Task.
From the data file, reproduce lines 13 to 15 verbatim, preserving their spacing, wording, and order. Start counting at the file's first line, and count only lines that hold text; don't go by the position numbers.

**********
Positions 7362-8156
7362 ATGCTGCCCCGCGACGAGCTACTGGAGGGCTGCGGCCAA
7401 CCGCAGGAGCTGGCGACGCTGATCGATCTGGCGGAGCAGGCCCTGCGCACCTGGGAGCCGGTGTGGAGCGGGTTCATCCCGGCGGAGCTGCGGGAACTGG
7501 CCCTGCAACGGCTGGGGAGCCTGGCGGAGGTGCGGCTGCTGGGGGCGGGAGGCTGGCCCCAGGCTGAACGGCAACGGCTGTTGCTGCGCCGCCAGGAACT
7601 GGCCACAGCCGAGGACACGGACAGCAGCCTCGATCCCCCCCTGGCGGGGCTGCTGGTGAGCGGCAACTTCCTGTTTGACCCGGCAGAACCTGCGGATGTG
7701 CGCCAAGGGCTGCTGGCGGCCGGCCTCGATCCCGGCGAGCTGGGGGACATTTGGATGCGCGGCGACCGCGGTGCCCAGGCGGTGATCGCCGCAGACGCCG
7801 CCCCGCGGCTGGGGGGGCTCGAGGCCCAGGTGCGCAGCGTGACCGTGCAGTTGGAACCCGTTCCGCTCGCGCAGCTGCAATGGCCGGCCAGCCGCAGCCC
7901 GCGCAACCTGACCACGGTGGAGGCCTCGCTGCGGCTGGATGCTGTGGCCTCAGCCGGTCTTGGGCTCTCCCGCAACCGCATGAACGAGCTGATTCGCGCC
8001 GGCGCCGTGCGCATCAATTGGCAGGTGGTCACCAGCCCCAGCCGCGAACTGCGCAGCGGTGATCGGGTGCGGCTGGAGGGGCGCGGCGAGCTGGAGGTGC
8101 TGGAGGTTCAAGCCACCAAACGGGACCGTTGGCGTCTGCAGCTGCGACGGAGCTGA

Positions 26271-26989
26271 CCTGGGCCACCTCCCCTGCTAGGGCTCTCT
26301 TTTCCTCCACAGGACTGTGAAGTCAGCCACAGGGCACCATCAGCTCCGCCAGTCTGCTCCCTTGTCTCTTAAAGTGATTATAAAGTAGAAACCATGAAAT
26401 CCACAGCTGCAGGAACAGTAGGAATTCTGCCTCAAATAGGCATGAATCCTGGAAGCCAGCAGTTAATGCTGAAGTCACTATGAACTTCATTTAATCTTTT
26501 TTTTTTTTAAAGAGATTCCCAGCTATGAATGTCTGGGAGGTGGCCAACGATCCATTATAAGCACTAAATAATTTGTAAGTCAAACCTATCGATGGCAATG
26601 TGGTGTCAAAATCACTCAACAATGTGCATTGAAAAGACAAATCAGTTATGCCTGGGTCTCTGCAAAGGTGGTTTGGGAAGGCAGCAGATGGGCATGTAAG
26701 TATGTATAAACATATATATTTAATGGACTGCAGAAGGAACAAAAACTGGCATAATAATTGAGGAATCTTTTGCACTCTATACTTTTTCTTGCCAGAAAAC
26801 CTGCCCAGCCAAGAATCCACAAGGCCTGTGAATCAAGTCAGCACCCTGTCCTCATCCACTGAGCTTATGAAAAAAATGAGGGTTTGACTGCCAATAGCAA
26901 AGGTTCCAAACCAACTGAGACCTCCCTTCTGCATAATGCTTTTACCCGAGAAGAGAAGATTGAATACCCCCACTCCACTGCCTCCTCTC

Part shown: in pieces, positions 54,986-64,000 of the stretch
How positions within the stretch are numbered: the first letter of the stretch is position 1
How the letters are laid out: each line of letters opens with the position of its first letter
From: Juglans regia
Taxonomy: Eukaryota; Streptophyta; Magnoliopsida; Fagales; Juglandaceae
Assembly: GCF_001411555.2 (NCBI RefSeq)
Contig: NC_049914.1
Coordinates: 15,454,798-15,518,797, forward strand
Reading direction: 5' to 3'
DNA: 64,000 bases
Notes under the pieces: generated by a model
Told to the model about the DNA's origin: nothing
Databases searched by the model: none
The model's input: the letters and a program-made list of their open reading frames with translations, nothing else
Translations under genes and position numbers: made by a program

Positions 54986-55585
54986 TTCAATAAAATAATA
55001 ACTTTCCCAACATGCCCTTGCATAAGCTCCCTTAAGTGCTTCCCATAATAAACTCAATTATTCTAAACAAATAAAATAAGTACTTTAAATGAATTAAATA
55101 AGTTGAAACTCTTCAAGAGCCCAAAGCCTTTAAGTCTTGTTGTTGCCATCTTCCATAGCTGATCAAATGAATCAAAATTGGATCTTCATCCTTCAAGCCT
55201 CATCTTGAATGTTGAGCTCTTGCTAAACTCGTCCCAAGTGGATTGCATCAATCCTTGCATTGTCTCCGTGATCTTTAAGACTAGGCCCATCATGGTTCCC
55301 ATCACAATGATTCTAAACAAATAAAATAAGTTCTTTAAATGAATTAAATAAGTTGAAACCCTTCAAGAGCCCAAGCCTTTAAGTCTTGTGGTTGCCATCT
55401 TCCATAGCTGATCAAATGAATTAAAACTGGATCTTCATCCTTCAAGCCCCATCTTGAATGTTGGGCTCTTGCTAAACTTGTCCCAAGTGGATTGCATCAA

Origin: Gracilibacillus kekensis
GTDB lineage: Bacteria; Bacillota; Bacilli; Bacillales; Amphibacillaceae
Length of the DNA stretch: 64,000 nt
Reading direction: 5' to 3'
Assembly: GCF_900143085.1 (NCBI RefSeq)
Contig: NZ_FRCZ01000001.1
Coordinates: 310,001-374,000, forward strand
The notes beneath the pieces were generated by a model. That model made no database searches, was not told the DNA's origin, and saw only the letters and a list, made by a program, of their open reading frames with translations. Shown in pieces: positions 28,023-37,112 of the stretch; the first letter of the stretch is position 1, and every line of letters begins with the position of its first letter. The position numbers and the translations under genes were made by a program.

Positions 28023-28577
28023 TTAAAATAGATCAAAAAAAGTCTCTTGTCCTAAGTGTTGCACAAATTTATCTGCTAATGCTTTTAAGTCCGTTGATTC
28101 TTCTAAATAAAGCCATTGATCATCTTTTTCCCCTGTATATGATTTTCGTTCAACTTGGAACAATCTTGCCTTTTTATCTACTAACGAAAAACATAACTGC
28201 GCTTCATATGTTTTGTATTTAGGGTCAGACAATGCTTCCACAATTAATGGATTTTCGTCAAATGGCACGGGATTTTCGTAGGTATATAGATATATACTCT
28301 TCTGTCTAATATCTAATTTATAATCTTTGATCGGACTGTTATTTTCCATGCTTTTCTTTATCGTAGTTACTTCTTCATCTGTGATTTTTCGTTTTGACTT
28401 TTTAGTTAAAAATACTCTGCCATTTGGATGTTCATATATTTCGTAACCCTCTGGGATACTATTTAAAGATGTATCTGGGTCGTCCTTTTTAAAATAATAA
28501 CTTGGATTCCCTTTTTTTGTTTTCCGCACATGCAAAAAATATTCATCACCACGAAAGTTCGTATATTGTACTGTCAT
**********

26301 TTTCCTCCACAGGACTGTGAAGTCAGCCACAGGGCACCATCAGCTCCGCCAGTCTGCTCCCTTGTCTCTTAAAGTGATTATAAAGTAGAAACCATGAAAT
26401 CCACAGCTGCAGGAACAGTAGGAATTCTGCCTCAAATAGGCATGAATCCTGGAAGCCAGCAGTTAATGCTGAAGTCACTATGAACTTCATTTAATCTTTT
26501 TTTTTTTTAAAGAGATTCCCAGCTATGAATGTCTGGGAGGTGGCCAACGATCCATTATAAGCACTAAATAATTTGTAAGTCAAACCTATCGATGGCAATG